Inventor 'takes positives' from show
Scots inventor defies Dragons as sales flood in
Alison Grieve in the Dragons’ Den
A Scottish entrepreneur and inventor who entered the BBC’s Dragons’ Den tonight has joined the ranks of success stories that got away.
Edinburgh-based Alison Grieve’s ergonomic holder for mobile devices was rejected by the Dragons, but since filming she has watched the sales flood in.
The G-Hold has so far brought in revenue of £150,000, double the amount she had looked to raise in the Den.
Ms Grieve’s company has scaled up rapidly, moving to larger premises and increasing its assembly team, based in Scotland, to produce the 10,000 G-Holds required monthly to meet demand.
The growth stems partly from the product’s success on the Home Shopping Network (HSN) in the US, but also from large tablet rollouts in education, healthcare and corporate sectors.
“I am very grateful to have experienced the Den and would do it all again,” she said. “Of course, it’s much easier to say that from the context of our recent successes but having been on this journey for seven years, I knew I would take positives away from meeting the Dragons regardless of what happened next.”
She began developing patented ‘handholding’ technology in 2010 for the food service industry, launching a range of non-toppling trays, branded Safetray.
A former waitress, she came up with her first invention after witnessing a spectacular accident involving a tray of champagne glasses toppling over at an important function.
“Our mission has always been to broaden the use of our handholding technology across multiple industries and applications.
Hand held: the device has ergonomic benefits
“Once we had proven our concept, we saw a massive opportunity to develop new technology for mobile devices. And with almost a billion tablets having shipped since the launch of the first iPad, we are now reaping the rewards of that decision.”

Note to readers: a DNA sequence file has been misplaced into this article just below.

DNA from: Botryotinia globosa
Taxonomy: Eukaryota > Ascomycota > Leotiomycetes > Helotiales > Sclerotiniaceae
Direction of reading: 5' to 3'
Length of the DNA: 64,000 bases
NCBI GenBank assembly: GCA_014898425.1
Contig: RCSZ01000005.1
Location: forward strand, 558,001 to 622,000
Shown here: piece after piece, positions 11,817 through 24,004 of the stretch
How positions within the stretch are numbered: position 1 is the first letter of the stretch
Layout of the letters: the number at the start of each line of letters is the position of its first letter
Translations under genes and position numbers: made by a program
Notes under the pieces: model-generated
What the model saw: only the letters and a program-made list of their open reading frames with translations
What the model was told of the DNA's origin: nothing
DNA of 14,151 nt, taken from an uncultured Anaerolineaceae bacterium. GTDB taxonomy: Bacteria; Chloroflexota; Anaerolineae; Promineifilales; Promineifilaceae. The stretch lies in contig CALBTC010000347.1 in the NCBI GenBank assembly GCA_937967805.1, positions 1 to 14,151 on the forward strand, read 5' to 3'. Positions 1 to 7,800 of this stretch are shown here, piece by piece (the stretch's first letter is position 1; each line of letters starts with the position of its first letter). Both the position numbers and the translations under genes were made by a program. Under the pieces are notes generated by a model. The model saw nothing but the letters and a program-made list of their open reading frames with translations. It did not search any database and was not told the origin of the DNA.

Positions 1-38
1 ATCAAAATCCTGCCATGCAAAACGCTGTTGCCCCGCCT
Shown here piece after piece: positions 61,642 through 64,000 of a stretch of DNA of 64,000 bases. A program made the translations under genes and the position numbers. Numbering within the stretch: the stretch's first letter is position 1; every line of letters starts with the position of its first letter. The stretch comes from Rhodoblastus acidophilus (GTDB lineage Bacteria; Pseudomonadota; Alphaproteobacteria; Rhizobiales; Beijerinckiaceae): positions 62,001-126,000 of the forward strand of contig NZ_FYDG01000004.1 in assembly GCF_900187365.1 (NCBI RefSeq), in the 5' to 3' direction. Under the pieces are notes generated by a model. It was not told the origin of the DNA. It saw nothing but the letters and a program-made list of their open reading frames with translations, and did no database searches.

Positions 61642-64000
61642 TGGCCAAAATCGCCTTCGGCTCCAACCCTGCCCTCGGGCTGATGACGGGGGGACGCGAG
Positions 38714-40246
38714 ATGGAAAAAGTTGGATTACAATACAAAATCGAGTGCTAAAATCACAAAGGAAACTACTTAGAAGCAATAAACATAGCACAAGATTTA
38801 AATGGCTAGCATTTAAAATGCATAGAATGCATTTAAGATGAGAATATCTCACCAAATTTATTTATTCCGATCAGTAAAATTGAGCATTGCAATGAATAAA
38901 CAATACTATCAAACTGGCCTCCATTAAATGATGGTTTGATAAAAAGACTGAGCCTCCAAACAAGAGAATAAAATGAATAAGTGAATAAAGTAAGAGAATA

The ergonomic benefits of the G-Hold have been validated by various muscular skeletal experts.
Gavin Routledge, Vice Patron of the British School of Osteopathy, said: “The last few years have seen a significant rise in the number of kids with neck and back pain, which clinicians increasingly put down to the use of hand-held devices.
“The G-Hold design ensures that it massively reduces the strain on neck, shoulder, arm and hand; making for pain-free use of tablets.”
The G-Hold is already being used across 100 schools in Aberdeenshire, Apple Distinguished Programme CalStateTEACH and most recently tech solution company XMA, feeding into the Scottish Government National Framework for Tablet Devices in Education.
The company anticipates G-Holds fast becoming a standard part of the tablet tool kits provided across Scottish schools and further afield.
Aside from its health benefits, the brand has also been growing in ‘cool factor’ with celebrity users including former Gadget Show presenter Suzi Perry, Grammy award winning Gregory Porter, Scotland’s rugby team coaches and physios and sports presenter Lee McKenzie.
Alison is currently in Berlin at the IFA consumer electronics trade fair and intends to capitalise on the rise of augmented reality (AR), with games such as Pokémon Go and 360 degree videos creating greater need for handholding technology.
“My prediction is that AR will soon be a part of everyday tablet usage, particularly in education where traditional text books can come alive, engaging children in learning like never before. The G-Hold supports that experience physically, comfortably placing the whole world in your hand.”